There is very little data about the distribution of wealth in America. There is one source, the Survey of Consumer Finances, sponsored by the Federal Reserve Board, that does provide data from 1983.
These data suggest that wealth is concentrated in the hands of a small number of families. The wealthiest 1 percent of families owns roughly 34.3% of the nation’s net worth, the top 10% of families owns over 71%, and the bottom 40% of the population owns way less than 1%.
Changes in the Concentration of Wealth
What is happening to the concentration of wealth in America?
Are we experiencing increasing equality, increasing inequality, or not much change?
As with the case of income, the evidence suggests an increase in inequality over time.
The Distribution of Wealth and Income
The distribution of wealth is much more unequal than the distribution of income, especially when focussing on the bottom 60% of all households. The bottom 60% of households possess only 4% of the nation’s wealth while it earns 26.8% of all income.
Can you think of any reason for the much greater inequality in wealth than in income?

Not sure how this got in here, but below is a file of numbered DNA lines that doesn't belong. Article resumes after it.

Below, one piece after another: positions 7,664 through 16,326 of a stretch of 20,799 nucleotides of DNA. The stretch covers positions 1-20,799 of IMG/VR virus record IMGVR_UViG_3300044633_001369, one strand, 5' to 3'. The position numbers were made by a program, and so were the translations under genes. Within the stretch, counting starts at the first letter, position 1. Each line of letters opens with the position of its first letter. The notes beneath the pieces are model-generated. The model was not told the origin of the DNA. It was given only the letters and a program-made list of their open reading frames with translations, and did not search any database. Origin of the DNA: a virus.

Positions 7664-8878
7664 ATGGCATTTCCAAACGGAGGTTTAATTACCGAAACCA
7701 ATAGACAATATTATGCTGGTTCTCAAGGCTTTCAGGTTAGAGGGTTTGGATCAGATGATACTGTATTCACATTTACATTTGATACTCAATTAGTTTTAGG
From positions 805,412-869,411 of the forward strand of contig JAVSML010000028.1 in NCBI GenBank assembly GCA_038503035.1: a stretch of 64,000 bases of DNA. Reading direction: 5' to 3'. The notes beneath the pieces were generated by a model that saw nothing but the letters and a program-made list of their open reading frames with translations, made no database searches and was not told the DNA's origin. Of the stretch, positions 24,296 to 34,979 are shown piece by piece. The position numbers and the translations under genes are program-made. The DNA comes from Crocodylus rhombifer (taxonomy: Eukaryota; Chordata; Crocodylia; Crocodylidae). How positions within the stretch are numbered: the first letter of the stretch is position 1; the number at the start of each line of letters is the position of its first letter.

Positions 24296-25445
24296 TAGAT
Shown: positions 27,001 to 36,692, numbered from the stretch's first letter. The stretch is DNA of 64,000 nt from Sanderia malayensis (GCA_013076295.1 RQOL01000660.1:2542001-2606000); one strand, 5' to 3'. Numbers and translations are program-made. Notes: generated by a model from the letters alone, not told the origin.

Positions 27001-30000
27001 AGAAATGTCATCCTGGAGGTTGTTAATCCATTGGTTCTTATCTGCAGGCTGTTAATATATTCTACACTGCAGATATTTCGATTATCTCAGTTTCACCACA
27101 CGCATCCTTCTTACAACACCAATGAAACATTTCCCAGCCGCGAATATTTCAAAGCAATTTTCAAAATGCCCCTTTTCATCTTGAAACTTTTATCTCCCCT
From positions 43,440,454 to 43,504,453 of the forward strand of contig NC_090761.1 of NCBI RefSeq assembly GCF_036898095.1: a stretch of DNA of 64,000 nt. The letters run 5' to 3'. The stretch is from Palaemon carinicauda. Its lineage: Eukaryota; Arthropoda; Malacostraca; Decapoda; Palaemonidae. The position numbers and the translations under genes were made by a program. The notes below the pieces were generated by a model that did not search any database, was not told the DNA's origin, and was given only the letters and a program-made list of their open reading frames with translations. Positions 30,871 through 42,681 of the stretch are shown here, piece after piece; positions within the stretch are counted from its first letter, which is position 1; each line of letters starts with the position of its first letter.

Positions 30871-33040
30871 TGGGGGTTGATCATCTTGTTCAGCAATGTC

What do we tax more in the US: wealth (assets) or income?
Think of all kinds of "income" taxes that exist — federal, state, and (in some cases) local. Think of the very few kinds of assets that are taxed: property taxes, in some states taxes on the value of cars. If you own considerable assets do you have a reason to keep them in forms that will not be taxed?
Which is a Better Measure of Societal Inequality: Wealth or Income?
Looking at the distribution of wealth and looking at the distribution of income gives the researcher two quite different views of the amount of inequality in American society. Which economic measure — wealth or income — should be emphasized?
Alan Greenspan, chairman of the Federal Reserve Bank, make the case for wealth:
"Ultimately, we are interested in the question of relative standards of living and economic well-being. We need to examine trends in the distribution of wealth, which, more fundamentally than earnings or income, represents a measure of the ability of households to consume."
Those who argue for the greater importance of income make the case that for wealth to actually have a significant impact on one’s standard of living it has to be translated into higher income.
*For those interested in reading a very good study of wealth distribution in the US, please see Edward N. Wolff’s "Recent Trends in Household Wealth in the United States: Rising Debt and the Middle-Class Squeeze," June, 2007. (Download the full text pdf file.)